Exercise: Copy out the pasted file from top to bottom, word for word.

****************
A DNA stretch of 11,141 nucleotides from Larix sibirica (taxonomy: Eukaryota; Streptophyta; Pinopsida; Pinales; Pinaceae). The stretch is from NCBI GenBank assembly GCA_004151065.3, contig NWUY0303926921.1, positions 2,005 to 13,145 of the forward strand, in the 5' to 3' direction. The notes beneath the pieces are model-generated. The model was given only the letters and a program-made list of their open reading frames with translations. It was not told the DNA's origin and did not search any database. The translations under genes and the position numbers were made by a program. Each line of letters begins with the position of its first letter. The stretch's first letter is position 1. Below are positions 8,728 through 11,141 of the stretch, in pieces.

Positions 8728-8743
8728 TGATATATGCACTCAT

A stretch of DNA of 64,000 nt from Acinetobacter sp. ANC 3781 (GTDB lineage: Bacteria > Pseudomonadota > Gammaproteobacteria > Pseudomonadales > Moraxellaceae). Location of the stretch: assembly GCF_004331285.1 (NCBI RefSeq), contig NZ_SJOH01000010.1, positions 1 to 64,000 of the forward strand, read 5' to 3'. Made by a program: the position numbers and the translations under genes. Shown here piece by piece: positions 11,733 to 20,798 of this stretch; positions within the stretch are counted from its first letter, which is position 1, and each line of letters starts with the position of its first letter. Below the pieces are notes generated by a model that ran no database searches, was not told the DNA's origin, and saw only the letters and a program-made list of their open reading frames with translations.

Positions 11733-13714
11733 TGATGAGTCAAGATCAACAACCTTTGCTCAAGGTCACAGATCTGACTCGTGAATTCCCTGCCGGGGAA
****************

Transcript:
A DNA stretch of 11,141 nucleotides from Larix sibirica (taxonomy: Eukaryota; Streptophyta; Pinopsida; Pinales; Pinaceae). The stretch is from NCBI GenBank assembly GCA_004151065.3, contig NWUY0303926921.1, positions 2,005 to 13,145 of the forward strand, in the 5' to 3' direction. The notes beneath the pieces are model-generated. The model was given only the letters and a program-made list of their open reading frames with translations. It was not told the DNA's origin and did not search any database. The translations under genes and the position numbers were made by a program. Each line of letters begins with the position of its first letter. The stretch's first letter is position 1. Below are positions 8,728 through 11,141 of the stretch, in pieces.

Positions 8728-8743
8728 TGATATATGCACTCAT

A stretch of DNA of 64,000 nt from Acinetobacter sp. ANC 3781 (GTDB lineage: Bacteria > Pseudomonadota > Gammaproteobacteria > Pseudomonadales > Moraxellaceae). Location of the stretch: assembly GCF_004331285.1 (NCBI RefSeq), contig NZ_SJOH01000010.1, positions 1 to 64,000 of the forward strand, read 5' to 3'. Made by a program: the position numbers and the translations under genes. Shown here piece by piece: positions 11,733 to 20,798 of this stretch; positions within the stretch are counted from its first letter, which is position 1, and each line of letters starts with the position of its first letter. Below the pieces are notes generated by a model that ran no database searches, was not told the DNA's origin, and saw only the letters and a program-made list of their open reading frames with translations.

Positions 11733-13714
11733 TGATGAGTCAAGATCAACAACCTTTGCTCAAGGTCACAGATCTGACTCGTGAATTCCCTGCCGGGGAA